Not so Blind After All
by mariontomlinson on November 14, 2016 - 10:16pm
Gloria, Julia and Elizabeth’s (2011) study investigated the importance of talking about race and racism at an early age. The study took place in the US in a bilingual second-grade class of 15 students; 10 boys and 5 girls. They were to read specific books that raised the issue of race/racism. Some were to respond to the book, while others would draw their thoughts on the book in order to develop their understanding of race and racism in a none harmful way. The author’s saw that all the kids showed a basic understanding of race and racism; none of these young ones were blind to the color and knew it was ‘’bad’’. By example, one of the child, Mark, drew individuals in different color and mentioned their discrimination which proves that they were aware of the differences around them. Before engaging in any activities or class discussion it is important for the elder to think about his/her thoughts on the issue. The article provides us with some tools in order to facilitate the task since it is not always easy to talk about this specific subject, and it is why teachers/educators leave it behind. But it is not something to do, in contrast it must be a consecutive event; talking about race and racism. The white dominant population is even more important to talk to, since they can be oblivious to the subject and we want them to know about the problems of colorblindness. If we do not take the time to talk about it to children it will be taught that colorblindness is more preferable and will have more chance to develop bad behaviors towards the issue. The authors state that teachers have the task to help their students build up skills and strategies they need in order to cancel it out in their lives because if we let it take over us it will hurt society even more and teachers can make a difference by talking about it to the younger generations.
I believe that this study is great, even though it’s on a very small sample of children. It opens our eyes that kids are not blind to the topic of race and racism. In fact, we should bring all our children to understand that we are all the same underneath our skin. Kids retain everything older people do, therefore the activities the study have done is a great way to influence them into the good pathway. I, who in the future, want to be a teacher and already work with young one’s learned a lot of things reading this article; it provides us with a guide in order to better approach the topic to kids. On my side, after reading this article I will definitely have my future class take part in discussions and activities in order to avoid and reduce racial discrimination and everything surrounding it to show them the acceptable ways to interact with different cultures and people with different skin colour. Also, what caught my eye was that I got to take a look at the kid’s drawings and responses which made it a lot more interesting because I had a visual to really understand that these young one’s know what’s going on around them race wise. After reading this article, I find that it will benefit me later on once I become an early childhood teacher. The only down point of this article is that it is made on such a small group, it would have a much bigger impact if this study was done on several other schools and an all-white school therefore we could see the differences in the children response.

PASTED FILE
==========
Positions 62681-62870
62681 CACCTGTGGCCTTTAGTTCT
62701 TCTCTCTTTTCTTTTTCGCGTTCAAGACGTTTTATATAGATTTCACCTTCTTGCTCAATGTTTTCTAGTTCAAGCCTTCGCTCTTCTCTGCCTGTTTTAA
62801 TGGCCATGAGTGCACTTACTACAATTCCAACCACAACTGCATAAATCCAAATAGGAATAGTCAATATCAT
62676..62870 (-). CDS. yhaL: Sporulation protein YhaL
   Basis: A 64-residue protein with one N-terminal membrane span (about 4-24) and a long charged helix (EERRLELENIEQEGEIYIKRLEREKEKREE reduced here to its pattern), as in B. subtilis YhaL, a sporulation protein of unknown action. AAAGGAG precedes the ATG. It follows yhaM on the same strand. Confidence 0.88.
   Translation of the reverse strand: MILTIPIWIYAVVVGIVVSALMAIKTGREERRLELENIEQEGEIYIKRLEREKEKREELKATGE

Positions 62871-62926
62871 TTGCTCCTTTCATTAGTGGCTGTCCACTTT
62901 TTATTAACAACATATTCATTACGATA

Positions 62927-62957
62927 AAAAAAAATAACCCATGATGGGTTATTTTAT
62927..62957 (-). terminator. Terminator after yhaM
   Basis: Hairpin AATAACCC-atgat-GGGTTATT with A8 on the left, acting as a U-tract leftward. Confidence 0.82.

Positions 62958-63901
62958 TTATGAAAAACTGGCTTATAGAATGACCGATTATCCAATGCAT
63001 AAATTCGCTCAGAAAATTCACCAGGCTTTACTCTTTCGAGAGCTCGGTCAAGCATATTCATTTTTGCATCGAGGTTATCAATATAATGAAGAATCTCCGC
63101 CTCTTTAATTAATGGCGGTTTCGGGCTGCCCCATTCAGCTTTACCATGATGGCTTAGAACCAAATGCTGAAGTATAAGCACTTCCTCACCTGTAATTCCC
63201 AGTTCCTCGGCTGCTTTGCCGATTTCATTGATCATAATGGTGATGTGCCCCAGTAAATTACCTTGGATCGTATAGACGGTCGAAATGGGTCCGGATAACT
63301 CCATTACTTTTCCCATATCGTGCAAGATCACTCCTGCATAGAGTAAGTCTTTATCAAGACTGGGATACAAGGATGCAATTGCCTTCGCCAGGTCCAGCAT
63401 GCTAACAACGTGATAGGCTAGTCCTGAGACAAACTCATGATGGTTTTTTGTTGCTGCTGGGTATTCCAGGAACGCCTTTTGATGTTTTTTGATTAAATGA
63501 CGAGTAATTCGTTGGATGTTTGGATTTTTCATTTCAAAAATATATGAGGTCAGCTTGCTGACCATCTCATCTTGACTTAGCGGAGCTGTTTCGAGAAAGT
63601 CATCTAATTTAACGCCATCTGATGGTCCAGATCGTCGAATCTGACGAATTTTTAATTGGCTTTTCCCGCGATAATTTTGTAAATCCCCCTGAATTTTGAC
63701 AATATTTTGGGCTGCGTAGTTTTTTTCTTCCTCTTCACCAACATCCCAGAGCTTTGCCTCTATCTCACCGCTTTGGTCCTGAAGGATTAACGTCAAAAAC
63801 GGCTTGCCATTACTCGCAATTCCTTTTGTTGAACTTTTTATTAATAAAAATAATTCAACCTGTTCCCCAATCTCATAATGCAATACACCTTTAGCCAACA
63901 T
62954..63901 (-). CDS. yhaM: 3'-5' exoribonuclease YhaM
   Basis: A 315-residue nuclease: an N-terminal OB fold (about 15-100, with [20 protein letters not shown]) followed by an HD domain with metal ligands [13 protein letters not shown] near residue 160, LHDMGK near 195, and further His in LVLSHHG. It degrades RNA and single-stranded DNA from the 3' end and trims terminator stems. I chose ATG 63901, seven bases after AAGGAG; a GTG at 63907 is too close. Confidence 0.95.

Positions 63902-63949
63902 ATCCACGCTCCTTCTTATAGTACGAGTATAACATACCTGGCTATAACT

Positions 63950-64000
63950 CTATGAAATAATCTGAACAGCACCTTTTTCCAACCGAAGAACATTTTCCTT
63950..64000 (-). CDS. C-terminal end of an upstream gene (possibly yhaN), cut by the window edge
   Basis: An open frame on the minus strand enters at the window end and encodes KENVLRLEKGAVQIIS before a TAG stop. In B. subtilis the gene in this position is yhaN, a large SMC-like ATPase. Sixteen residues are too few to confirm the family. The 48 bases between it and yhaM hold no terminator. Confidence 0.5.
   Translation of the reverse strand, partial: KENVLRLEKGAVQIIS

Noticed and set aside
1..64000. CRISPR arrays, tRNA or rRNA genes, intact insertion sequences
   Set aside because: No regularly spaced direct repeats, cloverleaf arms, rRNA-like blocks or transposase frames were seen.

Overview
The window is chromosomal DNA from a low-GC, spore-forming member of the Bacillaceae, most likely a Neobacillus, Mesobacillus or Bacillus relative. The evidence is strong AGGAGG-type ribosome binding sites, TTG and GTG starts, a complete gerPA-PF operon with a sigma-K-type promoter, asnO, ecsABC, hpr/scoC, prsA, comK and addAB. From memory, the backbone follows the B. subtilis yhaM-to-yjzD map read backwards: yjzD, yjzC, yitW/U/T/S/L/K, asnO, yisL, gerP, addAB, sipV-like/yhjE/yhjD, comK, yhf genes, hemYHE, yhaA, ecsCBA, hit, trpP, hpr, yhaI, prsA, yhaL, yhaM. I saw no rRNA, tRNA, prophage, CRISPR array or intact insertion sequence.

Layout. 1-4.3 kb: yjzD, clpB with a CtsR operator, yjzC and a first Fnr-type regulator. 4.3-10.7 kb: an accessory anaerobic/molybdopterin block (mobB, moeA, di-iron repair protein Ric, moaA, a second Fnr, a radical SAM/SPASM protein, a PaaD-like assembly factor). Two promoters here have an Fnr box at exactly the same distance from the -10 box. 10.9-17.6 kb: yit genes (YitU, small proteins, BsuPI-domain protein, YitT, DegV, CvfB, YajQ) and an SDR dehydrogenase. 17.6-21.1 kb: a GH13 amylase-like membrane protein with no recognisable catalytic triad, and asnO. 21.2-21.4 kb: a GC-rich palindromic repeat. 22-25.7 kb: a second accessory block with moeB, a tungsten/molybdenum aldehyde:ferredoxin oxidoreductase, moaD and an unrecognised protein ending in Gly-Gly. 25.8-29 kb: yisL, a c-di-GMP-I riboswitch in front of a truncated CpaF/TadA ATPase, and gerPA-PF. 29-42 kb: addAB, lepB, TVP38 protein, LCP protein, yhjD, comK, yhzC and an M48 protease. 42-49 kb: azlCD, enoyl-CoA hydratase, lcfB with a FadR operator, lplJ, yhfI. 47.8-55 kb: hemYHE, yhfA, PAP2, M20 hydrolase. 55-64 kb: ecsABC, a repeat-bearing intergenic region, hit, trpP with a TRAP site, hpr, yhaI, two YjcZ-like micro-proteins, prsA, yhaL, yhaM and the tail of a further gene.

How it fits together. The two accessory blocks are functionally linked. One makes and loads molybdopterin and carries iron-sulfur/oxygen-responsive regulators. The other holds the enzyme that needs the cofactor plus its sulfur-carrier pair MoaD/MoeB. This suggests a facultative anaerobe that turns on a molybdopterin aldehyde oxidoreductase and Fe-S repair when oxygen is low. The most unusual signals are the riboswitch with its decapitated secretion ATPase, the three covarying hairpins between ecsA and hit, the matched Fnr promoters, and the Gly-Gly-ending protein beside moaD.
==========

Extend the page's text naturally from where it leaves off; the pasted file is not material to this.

Boutte, G. S., Lopez-robertson, J., & Powers-costello, E. (2011). Moving beyond colorblindness in early childhood classrooms. Early Childhood Education Journal, 39(5), 335-342. doi:http://dx.doi.org/10.1007/s10643-011-0457-x